The IRS is zeroing in on small businesses to review their tax compliance. Even if owners have filed their business taxes, they may receive IRS notice Notification of Possible Income Reporting. This notice is sent if the IRS thinks your gross receipts may be underreported.
The notice is sent if “Your tax return and Form(s) 1099-K, Merchant Card and Third Party Network Transactions, show an unusually high portion of gross receipts from card payments and other Form 1099-K reportable transactions. Your type of business consistently has a much lower portion of gross receipts from card payments and other Form 1099-K reportable transactions, and a higher portion of gross receipts from other sources (e.g., cash and checks).”
The IRS recently sent this notice to a large number of small businesses. As the notice only speculates that there may be underreported income, the IRS can safely send this notice to any business to review its income and expenditures.
The difficulty is not that small businesses are receiving this IRS notice, but that they are required to file IRS Form 14420 Verification of Reported Income if they do. The IRS requests that small businesses explain why their gross receipts may be higher than usual, which can cause owners unnecessary stress.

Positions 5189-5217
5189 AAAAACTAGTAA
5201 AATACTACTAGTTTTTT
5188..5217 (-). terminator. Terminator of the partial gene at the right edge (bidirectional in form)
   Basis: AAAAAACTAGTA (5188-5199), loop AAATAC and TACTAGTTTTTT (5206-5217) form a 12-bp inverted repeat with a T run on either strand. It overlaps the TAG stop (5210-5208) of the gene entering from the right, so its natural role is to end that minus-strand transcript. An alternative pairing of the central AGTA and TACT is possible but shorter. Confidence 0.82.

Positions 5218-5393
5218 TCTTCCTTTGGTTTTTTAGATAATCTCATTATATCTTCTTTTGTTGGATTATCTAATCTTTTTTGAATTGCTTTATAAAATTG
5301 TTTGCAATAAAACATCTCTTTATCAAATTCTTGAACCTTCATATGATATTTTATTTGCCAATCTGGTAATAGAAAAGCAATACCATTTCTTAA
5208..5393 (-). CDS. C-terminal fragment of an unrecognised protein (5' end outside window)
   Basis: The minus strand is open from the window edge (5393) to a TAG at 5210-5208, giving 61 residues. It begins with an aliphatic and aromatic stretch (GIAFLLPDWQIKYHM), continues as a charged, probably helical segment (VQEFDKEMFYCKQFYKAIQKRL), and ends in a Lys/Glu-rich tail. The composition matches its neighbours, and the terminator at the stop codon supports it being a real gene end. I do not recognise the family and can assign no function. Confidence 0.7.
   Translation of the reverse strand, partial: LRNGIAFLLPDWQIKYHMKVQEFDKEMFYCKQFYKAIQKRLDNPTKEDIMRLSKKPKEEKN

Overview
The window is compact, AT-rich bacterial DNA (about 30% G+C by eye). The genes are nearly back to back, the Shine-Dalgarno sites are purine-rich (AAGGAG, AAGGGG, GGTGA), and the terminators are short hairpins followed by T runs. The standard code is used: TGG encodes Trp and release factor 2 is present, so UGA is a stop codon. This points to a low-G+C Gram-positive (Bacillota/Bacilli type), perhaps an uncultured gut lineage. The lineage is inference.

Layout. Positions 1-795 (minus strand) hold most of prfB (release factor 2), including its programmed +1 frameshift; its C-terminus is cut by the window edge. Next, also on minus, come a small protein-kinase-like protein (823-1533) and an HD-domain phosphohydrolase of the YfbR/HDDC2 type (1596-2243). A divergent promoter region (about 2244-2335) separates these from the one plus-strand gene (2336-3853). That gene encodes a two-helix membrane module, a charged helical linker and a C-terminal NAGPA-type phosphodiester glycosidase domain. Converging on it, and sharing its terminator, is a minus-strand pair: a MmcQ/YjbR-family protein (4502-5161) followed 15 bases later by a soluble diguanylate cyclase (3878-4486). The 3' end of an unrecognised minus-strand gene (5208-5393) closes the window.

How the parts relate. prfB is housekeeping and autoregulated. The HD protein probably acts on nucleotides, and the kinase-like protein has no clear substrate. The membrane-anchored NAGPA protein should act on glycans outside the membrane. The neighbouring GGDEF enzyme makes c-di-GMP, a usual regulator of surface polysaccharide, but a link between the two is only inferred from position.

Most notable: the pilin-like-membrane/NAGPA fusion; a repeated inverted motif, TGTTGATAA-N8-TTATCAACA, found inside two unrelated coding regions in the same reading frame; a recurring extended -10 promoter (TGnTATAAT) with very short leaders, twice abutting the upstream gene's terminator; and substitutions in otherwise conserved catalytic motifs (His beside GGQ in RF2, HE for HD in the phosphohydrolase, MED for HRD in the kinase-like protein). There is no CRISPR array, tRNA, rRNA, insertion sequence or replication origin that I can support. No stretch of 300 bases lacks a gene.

IRS Form 14420 must be sent to the IRS within 30 days from the date of the Notice of Possible Income Reporting. The IRS does not reveal their source of information that triggers the notice. Any small business owner can receive this notice. It may cause unnecessary trouble for small business owners who are clear with their taxes.
It is speculated that the IRS is using credit and debit card details to judge from expenditures whether there might be underreported income. That is, if the expenditures of a small business are higher than usual, there might be an increase in income. The IRS states it is only gathering information, not charging small businesses of tax fraud. For small business owners, it is yet another tax headache they will need to bear.